President Uhuru Kenyatta yesterday called on Kenyans to live in unity and shun divisive politics that could lead the country plunging back to the 2007/08 post-election violence.
President Kenyatta said the country has made significant progress and that patriotism should prevail among Kenyans.
Speaking yesterday in Nakuru’s Afraha stadium where he led the country in marking the 53rd Madaraka day, President Kenyatta said all different communities in the country should live for one single national purpose.
“In 2007, we sorely tested this covenant. But when we realized our folly, we paused to reflect, we retraced our steps and found the path to peace by painstakingly negotiating and ultimately ratifying a new Constitution in 2010. The scars of 2007 remind us of the shame of political competition without limits or wisdom. But our patriotism prevailed; and today, we take pride as a nation in showing ourselves and the world that we have brought good out of troubled times, and that we have learned to limit political conflict, so that it no longer threatens the self-government that our forefathers so painfully won,” he said.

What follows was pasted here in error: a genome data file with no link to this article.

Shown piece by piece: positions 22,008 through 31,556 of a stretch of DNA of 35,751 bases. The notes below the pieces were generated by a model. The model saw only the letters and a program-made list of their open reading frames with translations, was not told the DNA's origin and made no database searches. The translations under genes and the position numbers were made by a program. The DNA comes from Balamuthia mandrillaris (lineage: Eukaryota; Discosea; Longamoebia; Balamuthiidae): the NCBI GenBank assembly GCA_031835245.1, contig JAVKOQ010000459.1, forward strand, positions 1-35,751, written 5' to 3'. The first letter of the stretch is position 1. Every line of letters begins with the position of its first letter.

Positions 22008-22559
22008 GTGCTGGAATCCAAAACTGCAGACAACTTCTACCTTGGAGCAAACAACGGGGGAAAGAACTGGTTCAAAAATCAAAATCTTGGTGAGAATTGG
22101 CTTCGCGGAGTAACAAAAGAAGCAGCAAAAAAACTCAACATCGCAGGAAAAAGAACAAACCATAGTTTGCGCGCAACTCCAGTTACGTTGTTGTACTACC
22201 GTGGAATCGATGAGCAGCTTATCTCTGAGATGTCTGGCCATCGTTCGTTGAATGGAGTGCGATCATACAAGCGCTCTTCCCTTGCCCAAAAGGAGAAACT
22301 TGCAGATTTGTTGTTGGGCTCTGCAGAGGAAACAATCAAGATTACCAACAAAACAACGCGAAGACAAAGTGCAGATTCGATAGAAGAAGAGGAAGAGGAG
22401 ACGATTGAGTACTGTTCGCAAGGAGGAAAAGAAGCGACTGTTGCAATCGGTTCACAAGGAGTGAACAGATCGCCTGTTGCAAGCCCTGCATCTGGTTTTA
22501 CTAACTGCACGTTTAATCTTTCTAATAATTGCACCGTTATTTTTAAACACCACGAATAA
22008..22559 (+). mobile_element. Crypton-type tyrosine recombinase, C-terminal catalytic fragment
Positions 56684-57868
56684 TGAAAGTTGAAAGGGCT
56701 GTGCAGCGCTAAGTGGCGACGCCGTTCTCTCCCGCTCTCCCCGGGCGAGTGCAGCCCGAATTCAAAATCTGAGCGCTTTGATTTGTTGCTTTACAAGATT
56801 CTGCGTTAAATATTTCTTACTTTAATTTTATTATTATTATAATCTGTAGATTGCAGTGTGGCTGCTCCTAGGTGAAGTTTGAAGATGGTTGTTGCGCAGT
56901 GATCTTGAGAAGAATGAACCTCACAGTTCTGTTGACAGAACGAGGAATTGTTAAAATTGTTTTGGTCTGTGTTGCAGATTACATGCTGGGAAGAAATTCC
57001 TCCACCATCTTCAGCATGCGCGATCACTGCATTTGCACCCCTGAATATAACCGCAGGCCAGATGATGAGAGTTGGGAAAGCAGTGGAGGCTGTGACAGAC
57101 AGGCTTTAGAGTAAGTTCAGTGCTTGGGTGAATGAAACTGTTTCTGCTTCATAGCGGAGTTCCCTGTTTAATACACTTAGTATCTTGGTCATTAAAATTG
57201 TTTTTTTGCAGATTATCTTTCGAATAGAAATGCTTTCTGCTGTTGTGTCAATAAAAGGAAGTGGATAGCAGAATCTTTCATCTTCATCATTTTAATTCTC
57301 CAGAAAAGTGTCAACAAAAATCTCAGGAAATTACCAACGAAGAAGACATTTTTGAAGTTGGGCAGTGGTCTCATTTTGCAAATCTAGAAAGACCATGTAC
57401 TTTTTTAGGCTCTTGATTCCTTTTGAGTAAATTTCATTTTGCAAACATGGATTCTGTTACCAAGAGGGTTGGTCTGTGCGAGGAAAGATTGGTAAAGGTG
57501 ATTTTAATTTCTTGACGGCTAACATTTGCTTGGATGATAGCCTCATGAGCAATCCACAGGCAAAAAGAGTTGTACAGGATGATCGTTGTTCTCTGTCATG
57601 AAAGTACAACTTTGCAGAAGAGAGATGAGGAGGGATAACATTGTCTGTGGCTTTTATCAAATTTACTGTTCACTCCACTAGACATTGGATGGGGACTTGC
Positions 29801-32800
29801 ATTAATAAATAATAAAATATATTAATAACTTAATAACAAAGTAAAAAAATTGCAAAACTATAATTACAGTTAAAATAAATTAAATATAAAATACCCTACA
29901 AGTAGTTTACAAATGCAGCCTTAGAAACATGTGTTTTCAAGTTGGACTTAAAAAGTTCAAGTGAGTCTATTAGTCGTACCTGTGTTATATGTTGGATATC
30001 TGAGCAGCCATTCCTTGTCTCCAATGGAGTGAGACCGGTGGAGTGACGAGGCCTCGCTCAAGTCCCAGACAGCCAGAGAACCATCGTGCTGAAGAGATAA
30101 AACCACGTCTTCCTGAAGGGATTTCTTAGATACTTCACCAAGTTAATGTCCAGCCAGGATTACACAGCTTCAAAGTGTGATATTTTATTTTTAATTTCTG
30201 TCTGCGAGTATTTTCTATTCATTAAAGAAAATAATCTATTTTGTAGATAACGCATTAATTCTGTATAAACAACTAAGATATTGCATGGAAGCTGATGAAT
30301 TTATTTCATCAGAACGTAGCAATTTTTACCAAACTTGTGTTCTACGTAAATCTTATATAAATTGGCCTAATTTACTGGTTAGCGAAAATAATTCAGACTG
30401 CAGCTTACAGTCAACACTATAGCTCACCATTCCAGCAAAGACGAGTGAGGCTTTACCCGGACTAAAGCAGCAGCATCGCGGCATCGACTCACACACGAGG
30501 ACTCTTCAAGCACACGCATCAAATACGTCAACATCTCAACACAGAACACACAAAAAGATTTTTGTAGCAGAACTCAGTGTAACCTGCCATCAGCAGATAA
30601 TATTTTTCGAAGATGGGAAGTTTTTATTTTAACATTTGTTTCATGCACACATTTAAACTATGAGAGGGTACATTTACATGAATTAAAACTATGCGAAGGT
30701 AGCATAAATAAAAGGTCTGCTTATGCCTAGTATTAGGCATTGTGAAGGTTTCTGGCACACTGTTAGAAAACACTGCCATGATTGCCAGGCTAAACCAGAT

President Kenyatta also urged leaders across all political divide to put the interest of the country first. “I want to remind all leaders that this country is bigger than all of us, nobody can claim that he is more important than the people in this country,” he said.
He said the national covenant put in place by the founding fathers of the country emphasized on unity in diversity.
“Our fathers won because of their unity, and that is why they vowed to fuse the aspirations of all our different communities into a single national purpose. They joined together in a national covenant that would bind them, and all who came after them,” President Kenyatta said.
“In making that covenant, they vowed to build a nation that would earn its place in the world: a nation in which poverty, disease and ignorance would have no home. The nationalist covenant agreed all those years ago still binds us together,” he added.
“They also declared that all men would be equal under this covenant. With this exchange of promises, all of us became Kenya; and Kenya became all of us”
In underscoring the government achievements, President Kenyatta said more than a trillion shillings to the counties in the last three years.
President Kenyatta said the money has gone to the grassroots, bringing paved roads where there were none, clean water to households and medicines to some of the most vulnerable Kenyans.
The President also said the government has built more kilometres of roads in the last three years than were built in the first 50 years of independence.
He added that an additional 2.2 million households have been connected to power since 2003, and 22,000 primary schools to the national grid.
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